• • Two-pronged purpose – Ensure that the project makes performance contribution • Contributes to sustainable performance improvement • Does things right, raises the bar – Ensure that the project makes a pathway contribution • Provides net contribution to affected community • Does the right thing, community-focused• Voluntary – Submit detailed design information – Evaluate against standardized criteria
    • • Project Management – Demonstrated Need For Project – Site Selection – Design Optimization – Best Practices to Deliver Social/Community Benefits• Efficiency of Land Use• Protection of Critical Lands (floodplains, prime farmland) – Contaminated lands – Floodways and Floodplains, wetlands
    • • Landscape – Comprehensive Plans – Land Use/Community Planning• Ecology/Environment – Conservation and protection of biodiversity – Habitat protection, restoration and creation – Monitoring and maintenance
    • • Waste Management – On site Waste Management and handling• Transport – Construction Transport • Nuisance, Disruption and Transport Mitigation • Workforce travel – Improved Traffic Flow
    • • Community Effects – Noise and Vibration – Air (dust and Odors) – Visual (views and light)• Engagement – Public interactions, awareness, involvement, influence, support• Employment – construction, operations, indirect, training, economic benefits
    • Section Weight (%)1 Pathway 12.62 Project Strategy & Management 10.63 Community: Long & Short Term Effects 10.74 Land Use & Restoration 8.95 Landscapes 7.06 Ecology & Biodiversity 8.87 Water Resources & Environment 11.58 Energy & Carbon 11.79 Resource Management Including Waste 8.210 Transportation 10.0 TOTAL 100%
    • • Benefits – Gives access to references, project library, key resources and contacts – Promotes understanding of sustainability and triple bottom line accounting – Provides rule-of-thumb applications and generic measures for sustainable infrastructure projects – After training, allows practitioners and owners to self- assess projects based on rating system concepts • Leads to “informal” sustainability score
    • • Benefits – Ability to assess and rate overall project contribution to sustainability, with third party quality assurance and verification available – Provides recognition of achievement through awards for high-scoring projects – Uses standard matrix of criteria and sums to an overall composite score • Similar to USGBC’s LEED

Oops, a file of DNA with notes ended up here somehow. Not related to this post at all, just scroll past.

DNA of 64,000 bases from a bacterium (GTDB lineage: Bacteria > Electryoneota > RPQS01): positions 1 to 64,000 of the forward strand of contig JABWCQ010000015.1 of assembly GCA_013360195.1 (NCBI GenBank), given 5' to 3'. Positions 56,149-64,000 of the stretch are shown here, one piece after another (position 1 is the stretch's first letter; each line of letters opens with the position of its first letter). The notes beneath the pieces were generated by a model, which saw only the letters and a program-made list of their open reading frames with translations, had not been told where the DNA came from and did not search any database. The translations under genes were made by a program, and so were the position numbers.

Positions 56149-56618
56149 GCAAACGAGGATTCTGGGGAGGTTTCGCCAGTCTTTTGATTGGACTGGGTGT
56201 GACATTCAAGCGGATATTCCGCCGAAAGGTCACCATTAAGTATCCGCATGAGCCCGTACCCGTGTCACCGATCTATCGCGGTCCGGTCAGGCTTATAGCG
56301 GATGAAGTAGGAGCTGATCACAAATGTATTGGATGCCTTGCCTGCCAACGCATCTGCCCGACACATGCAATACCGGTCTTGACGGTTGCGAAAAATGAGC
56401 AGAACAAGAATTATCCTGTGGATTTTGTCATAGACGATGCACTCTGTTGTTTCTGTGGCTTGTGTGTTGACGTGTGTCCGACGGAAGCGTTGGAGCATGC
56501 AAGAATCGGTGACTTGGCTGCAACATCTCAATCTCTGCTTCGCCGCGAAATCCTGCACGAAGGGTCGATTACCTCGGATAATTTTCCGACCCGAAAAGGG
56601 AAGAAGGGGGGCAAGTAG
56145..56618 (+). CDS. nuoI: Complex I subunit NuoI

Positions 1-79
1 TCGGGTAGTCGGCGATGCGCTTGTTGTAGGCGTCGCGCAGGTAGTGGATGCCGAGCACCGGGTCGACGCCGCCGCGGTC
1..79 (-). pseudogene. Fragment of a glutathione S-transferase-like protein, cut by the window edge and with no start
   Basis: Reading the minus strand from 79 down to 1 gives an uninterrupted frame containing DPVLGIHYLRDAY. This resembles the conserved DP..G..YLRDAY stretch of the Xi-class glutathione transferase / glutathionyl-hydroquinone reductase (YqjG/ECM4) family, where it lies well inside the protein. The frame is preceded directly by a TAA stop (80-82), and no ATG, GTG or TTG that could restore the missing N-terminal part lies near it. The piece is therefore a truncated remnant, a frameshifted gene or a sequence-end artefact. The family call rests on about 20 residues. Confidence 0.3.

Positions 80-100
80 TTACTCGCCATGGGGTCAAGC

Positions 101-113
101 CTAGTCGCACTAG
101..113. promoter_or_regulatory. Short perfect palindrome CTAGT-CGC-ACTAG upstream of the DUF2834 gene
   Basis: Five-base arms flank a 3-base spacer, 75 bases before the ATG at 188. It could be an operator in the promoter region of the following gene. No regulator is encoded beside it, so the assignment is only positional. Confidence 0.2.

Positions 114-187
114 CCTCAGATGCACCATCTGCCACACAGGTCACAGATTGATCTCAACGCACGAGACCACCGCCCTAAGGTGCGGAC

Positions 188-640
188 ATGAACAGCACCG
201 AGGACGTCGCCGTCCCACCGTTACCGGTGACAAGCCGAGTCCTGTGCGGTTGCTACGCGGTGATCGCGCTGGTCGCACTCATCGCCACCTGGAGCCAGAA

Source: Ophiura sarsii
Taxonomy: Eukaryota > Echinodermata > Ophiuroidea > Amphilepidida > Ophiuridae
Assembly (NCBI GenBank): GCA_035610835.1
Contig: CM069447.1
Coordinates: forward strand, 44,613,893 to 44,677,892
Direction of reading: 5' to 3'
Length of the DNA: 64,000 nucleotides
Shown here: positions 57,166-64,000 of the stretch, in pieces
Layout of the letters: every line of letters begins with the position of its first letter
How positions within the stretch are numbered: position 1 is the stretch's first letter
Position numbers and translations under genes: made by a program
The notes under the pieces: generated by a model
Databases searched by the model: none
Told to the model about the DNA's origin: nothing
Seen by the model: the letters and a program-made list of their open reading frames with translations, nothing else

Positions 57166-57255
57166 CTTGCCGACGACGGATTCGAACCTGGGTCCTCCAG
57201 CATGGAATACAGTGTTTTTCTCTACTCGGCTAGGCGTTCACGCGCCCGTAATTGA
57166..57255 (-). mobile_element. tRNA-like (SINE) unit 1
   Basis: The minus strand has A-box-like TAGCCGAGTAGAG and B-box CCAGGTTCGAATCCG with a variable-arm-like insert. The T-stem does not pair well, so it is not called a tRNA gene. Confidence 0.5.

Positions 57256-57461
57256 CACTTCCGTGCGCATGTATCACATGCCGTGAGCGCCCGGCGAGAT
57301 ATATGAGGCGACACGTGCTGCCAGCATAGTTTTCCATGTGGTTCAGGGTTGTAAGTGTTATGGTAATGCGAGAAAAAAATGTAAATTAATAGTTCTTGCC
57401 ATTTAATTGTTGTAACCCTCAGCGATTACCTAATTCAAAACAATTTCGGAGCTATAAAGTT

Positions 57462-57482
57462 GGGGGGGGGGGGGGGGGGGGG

• • Benefits – Recognition of dimension-specific achievements based on operational priorities – Instead of pre-weighted scoring, discretion is provided to weight scores according to operational imperatives of the owner and project – Scores in other dimensions (other than operational focus) still must meet baseline measures – Third-party verification available for award recognition – Promotes continuous incremental improvement toward sustainable solutions
    • • Benefits – Provide decision support tool for engineers and other practitioners in design of sustainable projects – Enhanced web–based software • Links to industry-recognized decision support software • Links to industry data with Parametric costing – Allow project systems sustainability review and trade- offs among competing goals – Expanded project and technology library
    • • April 2011 – Guidance Manual and Resource Reference Guide – Matrix of Criteria, Sub-criteria and Performance Measures for Level 1 and Level 2 applications; – Calculating spreadsheet to provide numerical scoring– April 27, 2011: ISI Board Reviews and Approves Rating System Revisions, Proposed Tasks and Schedule– August to December 2011: Public Comment Period– July 2011 and beyond: Webinar series– January 2012: Commercial version available– TBD: Professional Certification
    • • The IgCC – Is enforceable language, in a regulatory framework forming an enforceable baseline of compliance – Uses the "model" code approach that provides communities the ability to modify w/ local amendments and built-in flexibility • Coordinated with the ICC Family of Codes – Is the “standard of care established by code”• How is it different from LEED? – IgCC forms the minimum requirements – LEED will continue to be the market transformation program to higher levels of sustainability
    • • Developed by – International Code Council (ICC) – AIA – ASTM – ASHRAE – USGBC – IES• Currently adopted by – Rhode Island (State agencies) – Richland, WA (voluntary to be enforced by code officials)• Oregon has passed a law requiring compliance above the IECC – The IgCC is considered compliant• Actively being considered in MD• ASHRAE 189.1 is an Alternative Compliance option
    • • Divided into – Jurisdiction Requirements • Individual requirements are selected by each jurisdiction as mandatory – Project Electives • Each jurisdiction selects a minimum number of electives required for compliance • Some are similar to the requirements, but with higher thresholds of performance
    • • Surface water protection – Building and building site improvements shall not be located within a buffer around a wetland: or within a buffer around a water body, as defined as the ordinary high-water mark • Exception: Buildings and associated site improvements specifically related to the use of the water…where the impacts of the construction and location adjacent to or over the water on the habitat is mitigated
    • • Site disturbance or development shall not be permitted on greenfield sites – Greenfield: Land that has not been previously developed or has a history of only agricultural use – Exceptions • The jurisdiction determines that adequate infrastructure exists, or can be provided, and where the sites comply with at least one of the following – Development Density – Community Connectivity – Access to transit service• For greenfield sites that are permitted to be developed, site disturbances shall be limited to the following areas – Within 40 feet of the perimeter of the building – Within 15 feet of proposed paving and utilities – Within 25 feet of constructed areas with permeable surfaces